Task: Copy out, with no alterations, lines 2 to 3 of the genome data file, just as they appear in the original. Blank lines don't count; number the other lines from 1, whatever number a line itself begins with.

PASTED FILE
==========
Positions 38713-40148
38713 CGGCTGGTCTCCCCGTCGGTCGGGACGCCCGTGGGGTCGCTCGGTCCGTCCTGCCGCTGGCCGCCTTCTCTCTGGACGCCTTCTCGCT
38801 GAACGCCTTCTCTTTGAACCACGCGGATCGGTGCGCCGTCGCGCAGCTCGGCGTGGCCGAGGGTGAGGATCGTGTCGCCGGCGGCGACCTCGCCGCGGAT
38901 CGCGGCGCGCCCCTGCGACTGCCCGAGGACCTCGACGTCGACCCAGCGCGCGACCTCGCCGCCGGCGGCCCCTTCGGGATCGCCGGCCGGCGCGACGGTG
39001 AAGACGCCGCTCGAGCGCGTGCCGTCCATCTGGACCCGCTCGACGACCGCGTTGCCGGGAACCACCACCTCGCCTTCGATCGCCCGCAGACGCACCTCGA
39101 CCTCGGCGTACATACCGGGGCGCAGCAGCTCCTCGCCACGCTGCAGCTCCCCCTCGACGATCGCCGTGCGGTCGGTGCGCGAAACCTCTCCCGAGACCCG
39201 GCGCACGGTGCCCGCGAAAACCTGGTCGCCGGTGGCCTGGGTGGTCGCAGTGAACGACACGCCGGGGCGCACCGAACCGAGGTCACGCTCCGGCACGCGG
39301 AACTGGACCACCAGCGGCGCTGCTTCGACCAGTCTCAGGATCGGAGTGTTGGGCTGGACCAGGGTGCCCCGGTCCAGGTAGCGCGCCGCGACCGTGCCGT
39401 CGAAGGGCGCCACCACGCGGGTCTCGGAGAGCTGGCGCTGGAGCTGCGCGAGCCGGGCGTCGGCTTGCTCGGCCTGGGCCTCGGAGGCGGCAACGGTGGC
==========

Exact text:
38713 CGGCTGGTCTCCCCGTCGGTCGGGACGCCCGTGGGGTCGCTCGGTCCGTCCTGCCGCTGGCCGCCTTCTCTCTGGACGCCTTCTCGCT
38801 GAACGCCTTCTCTTTGAACCACGCGGATCGGTGCGCCGTCGCGCAGCTCGGCGTGGCCGAGGGTGAGGATCGTGTCGCCGGCGGCGACCTCGCCGCGGAT